And you can enter those values as well. Click OK. Now then, that's way too much right, I mean, not only are we smoothing over her face or averaging over her face really. But we are smoothing over her eyes and her nose and her mouth and her teeth and all kinds of details, her hair stuff that we are not interested in compromising at all. So here's what we are going to do, we are going to work with a layer mask. When you are working with a layer mask black represents temporary transparency that you are brushing at and then white represents opacity, so if you go too far with your transparency then you can turn around and brush in opacity with white. And if I was to add a layer mask by clicking on this little Add Layer Mask icon down here at the bottom of the Layers palette, I would get a white layer mask like we are seeing right here. You get that additional thumbnail and that shows you that everything in the layer is opaque because white represents opacity that's not what I want. I want to start from a position of transparency and build up because most of what I have done here, I don't want to keep.

All right, so Ctrl+Z, command+Z on the Mac to undo that modification. Press and hold the Alt key or the Option key on the Mac and click on this little guy here Add Layer Mask. And you will create an inverted mask, so it will be a black mask, which makes everybody transparent, and it's temporary. I can turn it on or off. I can brush inside of it and so on. So for example, if you want to turn it off, you Shift+Click on it, if you want to turn it back on you Shift+Click again, and you'll see the effects of turning it off and on there inside the image window.

All right, now let's get the Brush tool, go ahead and click on it, I want a bigger brush. So I'm going to increase the size of my brush by pressing the Right Bracket key and I want a really blurry brush, so I'm going to press Shift+Left Bracket a few times to get the blurriest brush possible. Then I want to brush with white. So press the D key just to make sure that you have those default colors and when you are working in a mask those default colors are white for foreground and black for background. So the inverse of what they are when you are working inside of an image. All right, now paint over her face like so in order to make those freckles go away.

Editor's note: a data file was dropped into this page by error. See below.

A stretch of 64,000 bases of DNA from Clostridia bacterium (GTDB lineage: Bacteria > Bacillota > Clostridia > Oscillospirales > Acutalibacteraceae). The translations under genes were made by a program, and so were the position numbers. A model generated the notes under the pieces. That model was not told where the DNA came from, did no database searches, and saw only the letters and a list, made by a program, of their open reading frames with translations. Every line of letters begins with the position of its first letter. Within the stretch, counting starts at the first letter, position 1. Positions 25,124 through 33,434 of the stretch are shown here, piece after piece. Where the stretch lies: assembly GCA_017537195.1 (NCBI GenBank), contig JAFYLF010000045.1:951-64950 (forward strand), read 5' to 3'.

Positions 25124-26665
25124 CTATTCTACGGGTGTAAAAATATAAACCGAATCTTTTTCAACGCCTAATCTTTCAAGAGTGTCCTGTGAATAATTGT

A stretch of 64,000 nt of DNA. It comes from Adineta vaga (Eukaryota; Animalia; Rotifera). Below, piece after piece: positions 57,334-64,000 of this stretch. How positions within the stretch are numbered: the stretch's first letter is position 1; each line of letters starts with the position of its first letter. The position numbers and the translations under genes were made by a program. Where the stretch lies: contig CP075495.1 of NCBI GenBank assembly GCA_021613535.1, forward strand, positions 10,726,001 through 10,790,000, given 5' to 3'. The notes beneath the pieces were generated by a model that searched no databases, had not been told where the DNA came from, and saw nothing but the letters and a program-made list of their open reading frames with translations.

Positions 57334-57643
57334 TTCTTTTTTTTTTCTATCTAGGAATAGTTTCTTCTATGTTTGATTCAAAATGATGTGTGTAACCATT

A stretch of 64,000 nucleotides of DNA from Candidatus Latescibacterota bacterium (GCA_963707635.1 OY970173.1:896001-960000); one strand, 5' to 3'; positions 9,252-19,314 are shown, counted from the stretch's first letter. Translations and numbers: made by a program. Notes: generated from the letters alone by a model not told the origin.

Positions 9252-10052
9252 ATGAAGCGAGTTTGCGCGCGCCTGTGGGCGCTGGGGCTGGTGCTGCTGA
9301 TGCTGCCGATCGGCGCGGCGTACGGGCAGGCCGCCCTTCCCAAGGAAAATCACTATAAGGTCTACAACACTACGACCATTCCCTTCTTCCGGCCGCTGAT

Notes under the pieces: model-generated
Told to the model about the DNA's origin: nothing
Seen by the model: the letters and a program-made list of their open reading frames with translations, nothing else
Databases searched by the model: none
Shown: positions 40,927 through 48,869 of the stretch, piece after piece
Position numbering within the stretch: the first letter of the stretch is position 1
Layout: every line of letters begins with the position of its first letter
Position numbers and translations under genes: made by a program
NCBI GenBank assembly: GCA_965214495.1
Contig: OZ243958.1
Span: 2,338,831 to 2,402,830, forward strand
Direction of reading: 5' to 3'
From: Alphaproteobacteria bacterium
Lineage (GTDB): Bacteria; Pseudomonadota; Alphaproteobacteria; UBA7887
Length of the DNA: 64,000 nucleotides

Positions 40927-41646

You can paint over the top of the mouth a little bit into the lips just so that we have a smooth transition, but I don't want you to go on painting over things like the nostril, do paint over this area at the top. I just want to paint over the bridge of the nose, paint over here into the forehead. You can go ahead and paint over the hair that's perfectly fine to do that by the way and paint over this portion of the eye into the hair just little bit because we are going to be backing up this effect in just a moment. Paint next to the eyes, do not paint over the eyes that would not be a good thing at all, and then once you start getting unnecessary, you might want to reduce the size of your brush by pressing the Left Bracket key as I'm doing here. So I'm stopping painting for a moment and then pressing the Left Bracket key and then painting, some more of course.

All right and this looks just voonderbar, I think. Now, again you might think, Deke, are we looking at the same image? That doesn't voonderbar, that looks terriblar. But here's what's so golden about this. I'm going to zoom in on this and we are going to be backing off the effect in just a moment, don't you worry. But notice that here in the area that we have smoothed over and here in the area that we haven't smoothed over inside the mouth, we still have the same amount of digital noise going on. So there isn't a big abrupt transition. There isn't like a dead give-away that we have been inside this image other than we are sort of clod-hopping inside the image so far in terms of our editing.

And we'll now take care of that. Go head and switch back to the rectangular Marquee tool, and I want you to see something about the layer mask. If you Alt+Click or Option+Click on the layer mask, you will see the layer mask independently at the rest of the image and doesn't it look just like that scary guy from Scream, isn't that interesting? That transformation occurred in just a few seconds. Also note that the layer mask doesn't look very good. This isn't a piece of artwork you would hang on your wall for example presumably. It doesn't need to look good; it just needs to get the job done.